I am old enough to remember when most people considered banks to be rock solid bastions of financial strength and integrity. That was then, this is now, and a long running, non stop series of banking scandals seems to be dangerously eroding public confidence in the entire financial system.
In recent weeks we have seen JP Morgan lose almost $6 billion dollars trading speculative derivatives, Wells Fargo fined for discriminatory lending practices, Barclays Bank admitting that they deliberately rigged interest rates (with the apparent consent of senior officials at the Bank of England) and the collapse of Peregrine Financial (aka PFG Best) after its CEO confessed to stealing $200 million.
The most recent scandals were barely off the front pages when a Senate investigation revealed that executives of HSBC Holdings knowingly allowed potential terrorists and money launderers to maintain accounts at the Bank. In the pursuit of profits, HSBC brazenly ignored multiple warnings of illegal banking activities by both regulators and the Bank’s own internal compliance team.
According to the Wall Street Journal, U.S. offices of HSBC accepted $4 billion in cash shipped by car and plane from Mexico in 2008. Despite the high likelihood that the cash was coming from Mexican drug cartels, HSBC’s antimoney-laundering committee “rubber stamped” approvals to allow the suspicious transactions to continue. Even more alarming, the Journal notes that:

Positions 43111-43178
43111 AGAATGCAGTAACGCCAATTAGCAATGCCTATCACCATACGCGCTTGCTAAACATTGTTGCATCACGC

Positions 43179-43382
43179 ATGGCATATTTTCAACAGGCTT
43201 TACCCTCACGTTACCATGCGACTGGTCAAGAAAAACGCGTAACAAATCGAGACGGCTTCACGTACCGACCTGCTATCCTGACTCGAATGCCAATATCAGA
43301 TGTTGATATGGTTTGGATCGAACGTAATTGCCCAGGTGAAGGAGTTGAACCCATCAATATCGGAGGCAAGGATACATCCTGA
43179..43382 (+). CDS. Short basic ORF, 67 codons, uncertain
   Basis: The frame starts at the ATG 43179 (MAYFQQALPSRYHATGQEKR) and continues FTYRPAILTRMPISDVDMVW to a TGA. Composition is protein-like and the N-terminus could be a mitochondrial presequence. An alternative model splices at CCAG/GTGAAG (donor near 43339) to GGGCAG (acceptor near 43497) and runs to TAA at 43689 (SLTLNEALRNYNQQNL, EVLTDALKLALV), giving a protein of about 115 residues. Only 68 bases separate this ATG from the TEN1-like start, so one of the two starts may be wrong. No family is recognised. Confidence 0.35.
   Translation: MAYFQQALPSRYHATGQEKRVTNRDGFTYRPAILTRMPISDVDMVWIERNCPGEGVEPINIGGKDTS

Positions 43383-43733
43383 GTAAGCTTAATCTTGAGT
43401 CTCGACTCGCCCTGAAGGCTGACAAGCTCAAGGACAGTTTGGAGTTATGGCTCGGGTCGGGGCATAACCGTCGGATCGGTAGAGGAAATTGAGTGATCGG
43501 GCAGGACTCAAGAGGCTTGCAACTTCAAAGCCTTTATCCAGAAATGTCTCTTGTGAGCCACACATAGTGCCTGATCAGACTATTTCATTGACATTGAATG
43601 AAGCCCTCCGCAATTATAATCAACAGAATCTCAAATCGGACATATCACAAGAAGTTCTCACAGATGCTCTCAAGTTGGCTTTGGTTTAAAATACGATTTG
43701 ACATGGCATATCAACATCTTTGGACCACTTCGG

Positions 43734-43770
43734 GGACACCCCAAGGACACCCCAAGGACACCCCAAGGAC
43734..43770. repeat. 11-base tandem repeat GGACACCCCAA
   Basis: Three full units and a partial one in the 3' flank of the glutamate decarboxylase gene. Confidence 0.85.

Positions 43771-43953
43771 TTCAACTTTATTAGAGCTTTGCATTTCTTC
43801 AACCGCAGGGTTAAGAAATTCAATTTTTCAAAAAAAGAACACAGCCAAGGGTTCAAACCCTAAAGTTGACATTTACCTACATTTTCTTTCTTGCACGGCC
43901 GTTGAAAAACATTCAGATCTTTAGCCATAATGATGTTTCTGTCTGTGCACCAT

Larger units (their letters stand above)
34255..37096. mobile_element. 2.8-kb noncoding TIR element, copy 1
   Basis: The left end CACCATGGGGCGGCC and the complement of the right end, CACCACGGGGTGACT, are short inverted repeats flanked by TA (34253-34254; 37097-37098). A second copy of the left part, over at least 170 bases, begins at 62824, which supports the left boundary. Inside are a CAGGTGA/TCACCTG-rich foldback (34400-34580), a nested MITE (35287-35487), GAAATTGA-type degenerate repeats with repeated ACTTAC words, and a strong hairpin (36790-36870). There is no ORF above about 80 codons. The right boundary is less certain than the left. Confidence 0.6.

Over a decade, HSBC opened more than 2,000 accounts for customers in the name of so-called bearer share corporations, which allows secrecy by assigning ownership to the person with physical possession of the shares, the report said. Often the actual owner of the accounts was unknown.
The accounts in HSBC’s Miami office alone were worth an estimated $2.6 billion, congressional investigators found. Multiple internal audits and regulatory examinations faulted the accounts as risky and urged the bank to either take custody of the shares or require corporations to register the shares in the names of the shareholders.
The report also raised alarms about HSBC’s business in the Middle East, and said its business relationships with three banks in particular raised “troubling questions” about the company’s vigilance against terrorist financing.
The financial crisis that brought the entire banking industry to the edge of collapse in 2008 and the ongoing series of financial scandals since then has resulted in a dangerous loss of public confidence in the financial system. Recent polls indicate that almost 60% of the public have little confidence in the banking system and Bloomberg says General Public Losing Faith With Banks. Does anyone wonder why?